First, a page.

The Pine Barrens by John McPhee

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Most people think of New Jersey as a suburban-industrial corridor that runs between New York and Philadelphia. Yet in the low center of the state is a near wilderness, larger than most national parks, which has been known since the seventeenth century as the Pine Barrens.

The term refers to the predominant trees in the vast forests that cover the area and to the quality of the soils below, which are too sandy and acid to be good for farming. On all sides, however, developments of one kind or another have gradually moved in, so that now the central and integral forest is reduced to about a thousand square miles. Although New Jersey has the heaviest population density of any state, huge segments of the Pine Barrens remain uninhabited. The few people who dwell in the region, the “Pineys,” are little known and often misunderstood. Here McPhee uses his uncanny skills as a journalist to explore the history of the region and describe the people—and their distinctive folklore—who call it home.


About John McPhee

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John McPhee was born in Princeton, New Jersey, and was educated at Princeton University and Cambridge University. His writing career began at Time magazine and led to his long association with The New Yorker, where he has been a staff writer since 1965. Also in 1965, he published his first book, A Sense of Where You Are, with Farrar, Straus and Giroux, and in the years since, he has written nearly 30 books, including Oranges (1967), Coming into the Country (1977), The Control of Nature (1989), The Founding Fish (2002), and Silk Parachute (2011). Encounters with the Archdruid (1972) and The Curve of Binding Energy (1974) were nominated for National Book Awards in the category of science. McPhee received the Award in Literature from the Academy of Arts and Letters in 1977.  In 1999, he was awarded the Pulitzer Prize for Annals of the Former World.  He lives in Princeton, New Jersey.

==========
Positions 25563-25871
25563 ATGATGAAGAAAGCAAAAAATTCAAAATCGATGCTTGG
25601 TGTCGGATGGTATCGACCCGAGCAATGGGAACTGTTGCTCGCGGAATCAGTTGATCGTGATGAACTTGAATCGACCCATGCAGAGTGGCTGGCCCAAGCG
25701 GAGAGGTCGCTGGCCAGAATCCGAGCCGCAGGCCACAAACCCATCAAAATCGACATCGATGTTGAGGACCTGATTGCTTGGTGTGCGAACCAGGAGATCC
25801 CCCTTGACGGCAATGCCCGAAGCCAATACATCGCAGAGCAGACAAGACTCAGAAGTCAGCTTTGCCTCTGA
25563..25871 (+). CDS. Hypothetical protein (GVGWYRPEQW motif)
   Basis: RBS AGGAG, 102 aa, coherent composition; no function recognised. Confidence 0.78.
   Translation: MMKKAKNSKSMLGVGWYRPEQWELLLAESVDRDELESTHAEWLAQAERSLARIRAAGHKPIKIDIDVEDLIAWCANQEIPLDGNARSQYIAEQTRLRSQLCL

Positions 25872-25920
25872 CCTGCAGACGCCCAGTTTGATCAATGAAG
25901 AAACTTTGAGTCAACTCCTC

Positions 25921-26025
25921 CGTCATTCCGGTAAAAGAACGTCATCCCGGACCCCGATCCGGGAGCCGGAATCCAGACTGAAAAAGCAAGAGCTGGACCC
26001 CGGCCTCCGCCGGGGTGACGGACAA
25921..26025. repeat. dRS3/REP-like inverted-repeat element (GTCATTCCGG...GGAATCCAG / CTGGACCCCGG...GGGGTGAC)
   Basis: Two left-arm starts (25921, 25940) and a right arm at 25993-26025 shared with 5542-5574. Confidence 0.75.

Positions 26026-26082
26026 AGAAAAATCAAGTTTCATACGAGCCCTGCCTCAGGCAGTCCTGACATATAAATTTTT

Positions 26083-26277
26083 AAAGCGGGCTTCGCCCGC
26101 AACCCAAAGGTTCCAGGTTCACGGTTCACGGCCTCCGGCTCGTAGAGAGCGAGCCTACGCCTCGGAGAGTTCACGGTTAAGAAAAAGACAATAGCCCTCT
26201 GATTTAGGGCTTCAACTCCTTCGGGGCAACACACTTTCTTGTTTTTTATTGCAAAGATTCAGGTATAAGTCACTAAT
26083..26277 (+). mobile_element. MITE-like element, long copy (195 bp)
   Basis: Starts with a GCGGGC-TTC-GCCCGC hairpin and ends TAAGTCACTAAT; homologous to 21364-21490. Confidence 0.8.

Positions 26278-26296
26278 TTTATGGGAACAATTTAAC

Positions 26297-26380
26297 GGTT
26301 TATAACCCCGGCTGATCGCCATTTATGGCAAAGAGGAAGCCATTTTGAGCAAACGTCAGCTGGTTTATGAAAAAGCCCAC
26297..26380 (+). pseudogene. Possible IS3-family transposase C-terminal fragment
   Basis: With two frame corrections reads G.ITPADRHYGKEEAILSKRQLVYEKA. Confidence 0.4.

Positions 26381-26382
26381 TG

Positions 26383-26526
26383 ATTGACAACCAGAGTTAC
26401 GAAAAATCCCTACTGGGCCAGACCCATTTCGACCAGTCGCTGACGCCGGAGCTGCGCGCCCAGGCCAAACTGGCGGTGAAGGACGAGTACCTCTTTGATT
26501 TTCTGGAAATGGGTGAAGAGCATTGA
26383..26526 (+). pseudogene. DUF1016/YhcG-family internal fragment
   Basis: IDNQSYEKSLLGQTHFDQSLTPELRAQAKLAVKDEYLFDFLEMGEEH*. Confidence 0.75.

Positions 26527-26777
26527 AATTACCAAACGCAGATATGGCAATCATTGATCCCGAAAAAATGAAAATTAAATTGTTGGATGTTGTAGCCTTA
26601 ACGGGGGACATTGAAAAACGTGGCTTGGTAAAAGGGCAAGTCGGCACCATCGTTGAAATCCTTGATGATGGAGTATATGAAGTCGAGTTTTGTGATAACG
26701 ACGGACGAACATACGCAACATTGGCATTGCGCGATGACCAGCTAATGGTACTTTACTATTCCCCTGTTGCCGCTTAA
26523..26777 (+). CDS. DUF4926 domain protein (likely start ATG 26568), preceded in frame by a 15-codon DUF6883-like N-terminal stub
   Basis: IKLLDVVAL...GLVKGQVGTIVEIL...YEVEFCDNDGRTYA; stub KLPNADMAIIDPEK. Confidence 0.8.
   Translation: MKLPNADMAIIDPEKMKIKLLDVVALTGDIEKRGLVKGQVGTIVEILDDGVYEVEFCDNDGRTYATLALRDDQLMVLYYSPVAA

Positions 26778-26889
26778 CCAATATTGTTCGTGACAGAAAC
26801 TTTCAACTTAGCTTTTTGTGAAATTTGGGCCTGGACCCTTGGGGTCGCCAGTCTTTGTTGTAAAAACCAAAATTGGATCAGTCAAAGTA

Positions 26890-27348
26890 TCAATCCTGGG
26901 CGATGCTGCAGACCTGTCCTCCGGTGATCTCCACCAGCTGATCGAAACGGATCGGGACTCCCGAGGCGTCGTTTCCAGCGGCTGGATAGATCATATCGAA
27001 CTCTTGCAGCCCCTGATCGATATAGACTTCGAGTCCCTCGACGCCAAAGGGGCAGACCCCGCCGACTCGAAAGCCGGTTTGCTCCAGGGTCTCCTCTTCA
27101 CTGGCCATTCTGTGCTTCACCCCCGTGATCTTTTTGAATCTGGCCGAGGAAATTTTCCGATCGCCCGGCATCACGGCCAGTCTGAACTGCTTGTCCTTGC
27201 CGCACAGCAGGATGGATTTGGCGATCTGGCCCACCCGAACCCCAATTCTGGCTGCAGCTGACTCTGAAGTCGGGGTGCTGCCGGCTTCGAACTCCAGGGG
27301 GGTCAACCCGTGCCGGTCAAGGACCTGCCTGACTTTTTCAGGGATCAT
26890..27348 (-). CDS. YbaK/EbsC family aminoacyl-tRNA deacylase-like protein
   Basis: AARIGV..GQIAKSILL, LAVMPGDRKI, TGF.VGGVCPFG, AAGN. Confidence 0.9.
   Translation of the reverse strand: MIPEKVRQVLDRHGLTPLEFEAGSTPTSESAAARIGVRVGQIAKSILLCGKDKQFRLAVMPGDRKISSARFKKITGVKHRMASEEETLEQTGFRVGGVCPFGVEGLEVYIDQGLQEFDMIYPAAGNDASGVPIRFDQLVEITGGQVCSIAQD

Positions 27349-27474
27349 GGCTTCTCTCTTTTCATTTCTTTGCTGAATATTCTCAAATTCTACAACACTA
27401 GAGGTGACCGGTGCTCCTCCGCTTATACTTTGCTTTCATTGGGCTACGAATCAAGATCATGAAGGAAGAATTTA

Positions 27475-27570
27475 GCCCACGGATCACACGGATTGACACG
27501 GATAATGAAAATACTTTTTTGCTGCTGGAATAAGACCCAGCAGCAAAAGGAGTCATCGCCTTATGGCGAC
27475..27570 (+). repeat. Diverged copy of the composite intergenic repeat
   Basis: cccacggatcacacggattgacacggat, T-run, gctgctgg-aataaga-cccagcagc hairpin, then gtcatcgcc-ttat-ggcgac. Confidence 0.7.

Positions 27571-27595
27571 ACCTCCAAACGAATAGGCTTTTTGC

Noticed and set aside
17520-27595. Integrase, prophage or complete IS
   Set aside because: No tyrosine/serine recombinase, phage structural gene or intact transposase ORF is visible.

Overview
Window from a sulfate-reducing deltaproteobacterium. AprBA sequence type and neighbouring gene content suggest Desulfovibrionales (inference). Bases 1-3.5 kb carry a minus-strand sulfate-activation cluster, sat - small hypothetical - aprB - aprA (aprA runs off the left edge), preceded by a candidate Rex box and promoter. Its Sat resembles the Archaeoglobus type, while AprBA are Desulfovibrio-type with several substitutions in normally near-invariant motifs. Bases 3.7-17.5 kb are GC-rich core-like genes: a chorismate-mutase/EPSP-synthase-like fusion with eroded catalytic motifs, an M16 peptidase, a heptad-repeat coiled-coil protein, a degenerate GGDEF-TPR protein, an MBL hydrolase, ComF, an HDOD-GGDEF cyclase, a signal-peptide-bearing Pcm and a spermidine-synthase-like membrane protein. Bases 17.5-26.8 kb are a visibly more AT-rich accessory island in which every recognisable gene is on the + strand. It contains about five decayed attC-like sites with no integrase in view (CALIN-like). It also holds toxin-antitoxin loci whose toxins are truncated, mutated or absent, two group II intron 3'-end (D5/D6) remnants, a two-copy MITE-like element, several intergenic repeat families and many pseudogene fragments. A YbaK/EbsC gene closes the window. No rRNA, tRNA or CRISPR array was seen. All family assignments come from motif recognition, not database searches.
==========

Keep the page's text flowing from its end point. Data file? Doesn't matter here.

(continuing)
Published April 1, 2011 by Farrar, Straus and Giroux. 170 pages
Genres: Nature & Wildlife, Sports & Outdoors, Professional & Technical, Science & Math, History, Travel, Education & Reference, Law & Philosophy. Non-fiction

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Kirkus Reviews

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This is one of John McPhee's extended profiles (The Headmaster, Oranges, etc.) guessably of New Yorker derivation.

Oct 12 2011 | Read Full Review of The Pine Barrens

The New York Times

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When plunging into literature about New Jersey, some excellent authors to take in are John McPhee, Philip Roth, Walt Whitman, William Carlos Williams and Junot Díaz.

Jun 21 2012 | Read Full Review of The Pine Barrens

David G. Schwartz

It’s been forty years since he wrote The Pine Barrens, so this is probably not a completely accurate guide to today’s pinelands, but it’s nonetheless a landmark book.

Feb 12 2009 | Read Full Review of The Pine Barrens

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